From my understanding a problem is considered to be in NP time if it can be solved in polynomial time with a non-deterministic Turing machine and verified in polynomial time with a certificate.
My question is whether or not creating an algorithm to determine values accepted by a certificate for an NP problem can itself be considered an NP problem.
This problem is an example of what I had in mind (it's more or less a variation of SAT).
Imagine a padlock with N switches and each switch has a configuration 'UP' or 'DOWN'. The padlock can have anywhere between 1 and $2^N$ solutions (i.e. it may only accept one combination or any number of combinations up to and including all possible combinations) and both the total number of solutions and the solutions themselves are selected at random.
If there are $2^N$ solutions a solution takes $O(1)$ time to find since all inputs are valid.
However, if there is only 1 solution $O(2^N)$ time is required to find it.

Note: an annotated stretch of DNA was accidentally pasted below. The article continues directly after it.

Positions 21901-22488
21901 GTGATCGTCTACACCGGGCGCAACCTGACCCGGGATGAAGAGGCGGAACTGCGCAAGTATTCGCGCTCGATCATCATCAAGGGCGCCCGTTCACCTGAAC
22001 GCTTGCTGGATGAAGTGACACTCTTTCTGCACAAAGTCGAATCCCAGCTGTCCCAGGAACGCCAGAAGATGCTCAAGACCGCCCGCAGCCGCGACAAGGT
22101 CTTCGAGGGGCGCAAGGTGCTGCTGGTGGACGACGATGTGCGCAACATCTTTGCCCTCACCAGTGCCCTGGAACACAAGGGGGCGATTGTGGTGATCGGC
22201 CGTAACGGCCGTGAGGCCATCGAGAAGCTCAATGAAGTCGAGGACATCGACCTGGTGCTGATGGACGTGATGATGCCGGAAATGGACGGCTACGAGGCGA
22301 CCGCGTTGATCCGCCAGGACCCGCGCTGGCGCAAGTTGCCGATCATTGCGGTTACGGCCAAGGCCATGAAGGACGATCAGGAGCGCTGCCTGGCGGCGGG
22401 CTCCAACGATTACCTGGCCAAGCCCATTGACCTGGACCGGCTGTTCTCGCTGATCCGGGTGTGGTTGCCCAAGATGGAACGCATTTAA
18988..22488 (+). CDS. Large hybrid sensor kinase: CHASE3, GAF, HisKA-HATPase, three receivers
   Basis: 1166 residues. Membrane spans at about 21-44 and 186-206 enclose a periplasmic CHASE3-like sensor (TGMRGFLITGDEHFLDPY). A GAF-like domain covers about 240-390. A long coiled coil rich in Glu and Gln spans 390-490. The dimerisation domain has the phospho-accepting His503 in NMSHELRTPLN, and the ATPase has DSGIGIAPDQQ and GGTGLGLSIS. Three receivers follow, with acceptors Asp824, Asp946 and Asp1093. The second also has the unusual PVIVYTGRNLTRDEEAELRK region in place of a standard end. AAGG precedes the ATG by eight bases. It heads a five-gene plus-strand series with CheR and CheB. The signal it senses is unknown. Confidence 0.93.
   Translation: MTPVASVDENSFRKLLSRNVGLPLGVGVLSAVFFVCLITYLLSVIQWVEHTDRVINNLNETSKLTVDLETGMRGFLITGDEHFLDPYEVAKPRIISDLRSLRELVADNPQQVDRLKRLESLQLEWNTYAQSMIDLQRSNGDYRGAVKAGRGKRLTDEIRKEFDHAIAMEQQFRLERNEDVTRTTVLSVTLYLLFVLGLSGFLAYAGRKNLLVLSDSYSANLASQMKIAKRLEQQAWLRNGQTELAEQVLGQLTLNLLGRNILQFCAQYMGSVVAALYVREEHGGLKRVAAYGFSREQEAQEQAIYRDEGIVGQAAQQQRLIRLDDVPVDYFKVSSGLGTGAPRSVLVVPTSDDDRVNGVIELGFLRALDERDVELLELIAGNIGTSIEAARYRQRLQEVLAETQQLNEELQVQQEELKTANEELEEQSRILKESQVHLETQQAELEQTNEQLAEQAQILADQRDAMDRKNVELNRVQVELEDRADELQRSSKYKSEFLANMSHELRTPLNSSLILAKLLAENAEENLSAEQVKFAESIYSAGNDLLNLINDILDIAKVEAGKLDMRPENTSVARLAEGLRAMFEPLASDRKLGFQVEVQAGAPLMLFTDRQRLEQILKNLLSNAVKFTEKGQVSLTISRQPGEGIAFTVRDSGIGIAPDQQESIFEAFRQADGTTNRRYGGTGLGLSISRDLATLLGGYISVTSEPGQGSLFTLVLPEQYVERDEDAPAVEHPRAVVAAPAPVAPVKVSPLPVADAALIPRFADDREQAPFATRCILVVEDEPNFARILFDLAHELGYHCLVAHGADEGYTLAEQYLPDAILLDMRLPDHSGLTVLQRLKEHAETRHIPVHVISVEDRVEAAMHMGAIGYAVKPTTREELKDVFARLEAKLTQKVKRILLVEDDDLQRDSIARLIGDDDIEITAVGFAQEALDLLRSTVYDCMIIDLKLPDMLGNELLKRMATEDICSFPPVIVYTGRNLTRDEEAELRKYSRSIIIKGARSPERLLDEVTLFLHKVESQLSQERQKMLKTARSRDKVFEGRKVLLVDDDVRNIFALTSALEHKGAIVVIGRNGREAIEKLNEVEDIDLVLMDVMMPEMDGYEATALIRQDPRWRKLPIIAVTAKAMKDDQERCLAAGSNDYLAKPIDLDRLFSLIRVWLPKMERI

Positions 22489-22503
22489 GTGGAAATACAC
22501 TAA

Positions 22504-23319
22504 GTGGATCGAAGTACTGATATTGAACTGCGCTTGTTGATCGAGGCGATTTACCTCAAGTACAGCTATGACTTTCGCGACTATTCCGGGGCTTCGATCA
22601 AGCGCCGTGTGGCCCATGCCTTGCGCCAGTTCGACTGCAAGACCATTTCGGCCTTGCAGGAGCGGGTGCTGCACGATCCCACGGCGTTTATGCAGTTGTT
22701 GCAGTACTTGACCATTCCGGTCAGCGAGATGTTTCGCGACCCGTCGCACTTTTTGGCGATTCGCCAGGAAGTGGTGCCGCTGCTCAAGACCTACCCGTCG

If it is accepted that trying all combinations on the padlock requires $2^N$ combinations and that because the solution is random there is no way to guarantee a solution unless $2^N - 1$ combinations are tested by process of elimination.
Because the total number of acceptable solutions is not known until different candidates are tested against the certificate, the problem requires $O(2^N)$ time to solve.
To prove that the problem is solvable in NP, use an NTM to solve the problem by non-deterministically testing all valid combinations and accepting any valid solution. Takes $O(N)$ time to solve since every differing possible bit to test will branch into a new non-deterministic chain.
The certificate for the problem contains acceptable values for each 'swicth' (bit) at each location either 1 for 'UP', 0 for 'DOWN' or 'X' to accept any value at that location and takes $O(N)$ time to verify.
Is this valid?
If I'm correct and the problem above does fit in the class of NP it seems sufficient to prove that $P \neq NP$ but I'm fairly confident I made an error I'm not aware of and I'm not sure if my example can be properly classed as an NP problem.